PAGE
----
Massive Hack Caught by Target Security System Ignored For Weeks

Massive Hack Caught by Target Security System Ignored For Weeks

Target is one the biggest retail stores in North America. In December of 2013, around 40 million credit card numbers and more than 70 million pieces of customer information were in the hands of hackers. Since then, Target has been performing extensive damage control: new credit card security systems have been installed, and the chief operating officer just resigned in the beginning of March. But a source has stated that the store’s new security system has already detected a hack as soon as it started, but did nothing!

FireEye malware had begun installing six months before this incident, and as soon as the hackers began to upload their code, alarms had allegedly gone off. Even the Symantec anti-virus system had detected suspicious activity around the same time of the hack. FireEye could have deleted the malware automatically, but that function was turned off. Nobody stepped in to take any action. Clearly Target should have responded when the security systems are giving off alerts of dangerous malware.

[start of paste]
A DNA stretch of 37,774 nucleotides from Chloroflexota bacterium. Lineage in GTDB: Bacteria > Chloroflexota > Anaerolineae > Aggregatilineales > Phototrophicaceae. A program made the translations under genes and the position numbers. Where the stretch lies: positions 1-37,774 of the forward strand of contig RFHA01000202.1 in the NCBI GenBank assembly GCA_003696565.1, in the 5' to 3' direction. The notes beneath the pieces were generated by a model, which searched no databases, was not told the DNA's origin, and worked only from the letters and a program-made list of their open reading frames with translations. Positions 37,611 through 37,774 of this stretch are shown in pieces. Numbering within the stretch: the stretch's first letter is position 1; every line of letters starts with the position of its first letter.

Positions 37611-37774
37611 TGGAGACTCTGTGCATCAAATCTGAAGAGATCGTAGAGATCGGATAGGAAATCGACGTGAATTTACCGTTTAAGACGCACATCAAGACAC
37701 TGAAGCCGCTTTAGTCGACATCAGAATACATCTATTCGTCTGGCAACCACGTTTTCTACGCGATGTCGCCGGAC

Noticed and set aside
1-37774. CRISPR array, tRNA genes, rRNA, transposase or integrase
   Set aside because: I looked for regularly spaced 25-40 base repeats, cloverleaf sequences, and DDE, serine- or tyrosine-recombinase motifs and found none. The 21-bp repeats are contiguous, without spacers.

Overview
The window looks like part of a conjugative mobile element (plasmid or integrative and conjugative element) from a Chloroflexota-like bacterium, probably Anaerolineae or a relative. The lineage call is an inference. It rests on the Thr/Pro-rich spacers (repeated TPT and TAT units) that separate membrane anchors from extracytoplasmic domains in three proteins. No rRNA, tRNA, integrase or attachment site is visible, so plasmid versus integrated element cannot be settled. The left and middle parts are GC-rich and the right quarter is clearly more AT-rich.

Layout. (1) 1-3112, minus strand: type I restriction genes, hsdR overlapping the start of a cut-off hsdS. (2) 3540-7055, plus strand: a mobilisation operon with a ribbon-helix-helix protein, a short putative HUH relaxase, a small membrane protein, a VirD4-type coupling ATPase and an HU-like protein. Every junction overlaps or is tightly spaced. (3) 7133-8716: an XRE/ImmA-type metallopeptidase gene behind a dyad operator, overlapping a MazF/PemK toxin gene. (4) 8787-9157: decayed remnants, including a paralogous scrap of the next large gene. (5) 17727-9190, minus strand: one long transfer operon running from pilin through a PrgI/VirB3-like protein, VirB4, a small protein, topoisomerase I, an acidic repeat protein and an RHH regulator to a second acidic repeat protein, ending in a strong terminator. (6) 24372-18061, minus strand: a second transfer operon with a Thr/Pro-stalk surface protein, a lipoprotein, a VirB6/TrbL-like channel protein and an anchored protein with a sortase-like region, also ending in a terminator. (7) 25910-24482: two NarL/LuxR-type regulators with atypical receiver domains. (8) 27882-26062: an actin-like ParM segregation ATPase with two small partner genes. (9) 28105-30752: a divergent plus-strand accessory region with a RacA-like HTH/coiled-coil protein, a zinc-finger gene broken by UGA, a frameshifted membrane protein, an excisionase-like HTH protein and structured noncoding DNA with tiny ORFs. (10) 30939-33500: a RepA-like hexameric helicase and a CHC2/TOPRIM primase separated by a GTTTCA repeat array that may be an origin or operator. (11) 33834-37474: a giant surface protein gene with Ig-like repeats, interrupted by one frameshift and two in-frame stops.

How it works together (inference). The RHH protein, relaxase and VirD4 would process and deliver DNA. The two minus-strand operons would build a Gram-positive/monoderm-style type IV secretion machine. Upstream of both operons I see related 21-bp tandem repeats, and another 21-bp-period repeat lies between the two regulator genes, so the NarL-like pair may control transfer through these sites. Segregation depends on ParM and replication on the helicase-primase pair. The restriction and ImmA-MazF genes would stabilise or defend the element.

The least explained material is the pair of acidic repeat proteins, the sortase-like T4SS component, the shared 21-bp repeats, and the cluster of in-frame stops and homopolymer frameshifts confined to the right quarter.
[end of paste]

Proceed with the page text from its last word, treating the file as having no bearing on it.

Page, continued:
One theory is that the security staff didn’t trust the new system yet or that a vacant position in the store made it possible for them to miss these alerts. One report claims that a security staff member raised some concerns two months before the attack, but was ignored. Whatever may have happened, by the time Target started to fix the holes and problems in the security system, the hackers were way ahead of them. One big question that is on everyone’s mind is “Who was the hacker?” Brian Krebs is a security expert and he has been tracking the stolen credit card numbers and tracing the malware.

He assumed the hacker was Andrey Khodyrevskiy, known as “Helkern”, the man who administered the site where the stolen credit cards ended up on for sale. While it is not confirmed he was the hacker, it sure sounds like he was. Security breaches like this should not exist, and companies need to be more careful with how they handle their customer’s information. Let’s hope something like this does not happen again.

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